Teeth grinding, or in medical terms, bruxism is a condition of grinding or clenching one’s teeth in a way where the upper and lower sets of teeth rub against each other consistently. Bruxism is a common condition, affecting nearly one in three people of all ages from childhood to adulthood. Children usually go through a temporary phase of teeth grinding due to the rapid development of their teeth and jaw, with 20-30% grinding at night while asleep but they tend to grow out of it once they reach adolescence.
While this condition is mainly prevalent at night, termed sleep bruxism, unconscious gnashing and clenching of teeth can also occur in the day or awake bruxism as it is called. Sleep bruxism is deemed a sleep-related movement disorder, co-occurring with conditions such as sleepwalking, sleep apnea and restless leg syndrome. We will look at the symptoms, causes, and simple ways to possibly cure teeth grinding.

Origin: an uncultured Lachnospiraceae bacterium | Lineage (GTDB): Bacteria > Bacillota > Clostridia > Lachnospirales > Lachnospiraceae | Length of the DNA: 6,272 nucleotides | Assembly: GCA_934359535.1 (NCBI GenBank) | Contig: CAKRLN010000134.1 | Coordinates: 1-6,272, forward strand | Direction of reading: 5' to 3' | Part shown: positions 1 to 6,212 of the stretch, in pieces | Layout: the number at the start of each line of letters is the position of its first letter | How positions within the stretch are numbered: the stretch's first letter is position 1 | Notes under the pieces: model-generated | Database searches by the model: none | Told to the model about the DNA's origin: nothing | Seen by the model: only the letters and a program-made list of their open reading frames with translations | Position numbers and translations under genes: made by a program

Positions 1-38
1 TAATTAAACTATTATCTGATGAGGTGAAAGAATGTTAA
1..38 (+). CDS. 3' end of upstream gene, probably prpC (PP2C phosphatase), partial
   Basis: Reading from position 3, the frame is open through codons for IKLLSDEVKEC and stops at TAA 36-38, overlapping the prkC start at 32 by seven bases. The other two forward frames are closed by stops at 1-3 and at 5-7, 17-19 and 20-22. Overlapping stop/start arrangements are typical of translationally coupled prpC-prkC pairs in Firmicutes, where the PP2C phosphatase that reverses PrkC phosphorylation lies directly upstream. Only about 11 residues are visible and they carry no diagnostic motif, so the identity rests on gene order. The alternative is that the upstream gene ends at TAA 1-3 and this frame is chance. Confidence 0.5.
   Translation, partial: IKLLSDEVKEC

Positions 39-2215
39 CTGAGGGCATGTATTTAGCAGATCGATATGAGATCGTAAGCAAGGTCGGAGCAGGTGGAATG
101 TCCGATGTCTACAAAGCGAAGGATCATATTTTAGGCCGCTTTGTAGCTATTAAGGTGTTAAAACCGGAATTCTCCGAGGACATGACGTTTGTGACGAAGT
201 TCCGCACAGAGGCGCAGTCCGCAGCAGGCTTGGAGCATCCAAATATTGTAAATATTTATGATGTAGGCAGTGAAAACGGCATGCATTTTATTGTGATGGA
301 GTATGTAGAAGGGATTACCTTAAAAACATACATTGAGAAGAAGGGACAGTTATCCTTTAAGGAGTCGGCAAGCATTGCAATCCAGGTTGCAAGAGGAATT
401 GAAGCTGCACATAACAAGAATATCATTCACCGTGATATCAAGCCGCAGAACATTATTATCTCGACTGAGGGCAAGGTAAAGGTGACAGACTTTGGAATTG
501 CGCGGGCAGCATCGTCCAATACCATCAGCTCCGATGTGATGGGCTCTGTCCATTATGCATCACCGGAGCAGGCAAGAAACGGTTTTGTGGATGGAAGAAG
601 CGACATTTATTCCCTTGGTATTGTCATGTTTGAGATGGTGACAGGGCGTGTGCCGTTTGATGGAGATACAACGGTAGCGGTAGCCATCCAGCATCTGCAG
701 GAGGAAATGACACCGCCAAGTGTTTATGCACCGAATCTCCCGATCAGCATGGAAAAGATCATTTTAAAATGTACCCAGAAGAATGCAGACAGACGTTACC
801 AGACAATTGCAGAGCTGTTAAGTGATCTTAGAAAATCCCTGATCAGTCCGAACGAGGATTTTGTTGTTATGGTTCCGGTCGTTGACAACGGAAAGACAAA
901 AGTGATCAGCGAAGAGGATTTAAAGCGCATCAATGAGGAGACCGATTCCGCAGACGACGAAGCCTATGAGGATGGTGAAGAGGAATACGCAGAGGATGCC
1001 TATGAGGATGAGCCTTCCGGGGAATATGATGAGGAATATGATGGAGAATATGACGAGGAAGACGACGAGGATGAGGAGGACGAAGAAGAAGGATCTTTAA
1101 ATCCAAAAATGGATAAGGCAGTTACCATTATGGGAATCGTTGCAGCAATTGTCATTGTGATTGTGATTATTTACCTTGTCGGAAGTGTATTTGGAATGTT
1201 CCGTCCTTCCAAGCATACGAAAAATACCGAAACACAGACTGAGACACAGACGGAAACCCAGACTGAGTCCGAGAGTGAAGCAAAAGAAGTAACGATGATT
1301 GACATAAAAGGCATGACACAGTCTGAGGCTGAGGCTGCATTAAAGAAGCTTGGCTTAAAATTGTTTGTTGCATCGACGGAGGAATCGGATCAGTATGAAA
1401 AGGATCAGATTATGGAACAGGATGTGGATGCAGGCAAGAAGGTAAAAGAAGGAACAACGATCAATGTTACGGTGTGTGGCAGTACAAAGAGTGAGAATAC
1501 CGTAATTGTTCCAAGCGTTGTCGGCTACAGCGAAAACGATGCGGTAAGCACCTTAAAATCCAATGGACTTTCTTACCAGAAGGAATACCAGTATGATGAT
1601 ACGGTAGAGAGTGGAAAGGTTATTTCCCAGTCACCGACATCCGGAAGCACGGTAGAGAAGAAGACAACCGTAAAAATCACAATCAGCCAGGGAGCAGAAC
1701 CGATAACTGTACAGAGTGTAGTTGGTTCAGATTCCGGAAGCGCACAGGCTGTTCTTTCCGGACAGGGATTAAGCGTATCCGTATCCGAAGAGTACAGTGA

How Do We Know if We are Teeth Grinding?
Unless observed and informed by others around at night, not many people are aware if they grind or clench their teeth, until they feel pain or discomfort. Whether you grind your teeth in the day or at night, it is important to know the signs and symptoms of the condition before it worsens and complications develop.
A study shows 70.3% of people report tooth wear, while 44.5% claim pains in masticatory muscles among the signs and symptoms of bruxism. As teeth grinding affects the facial bones, muscles and nerves, especially the teeth and gum areas, excessive pressure over an extended period of time will cause the nerves to become irritated and subsequently the symptoms of increased tooth pain or sensitivity.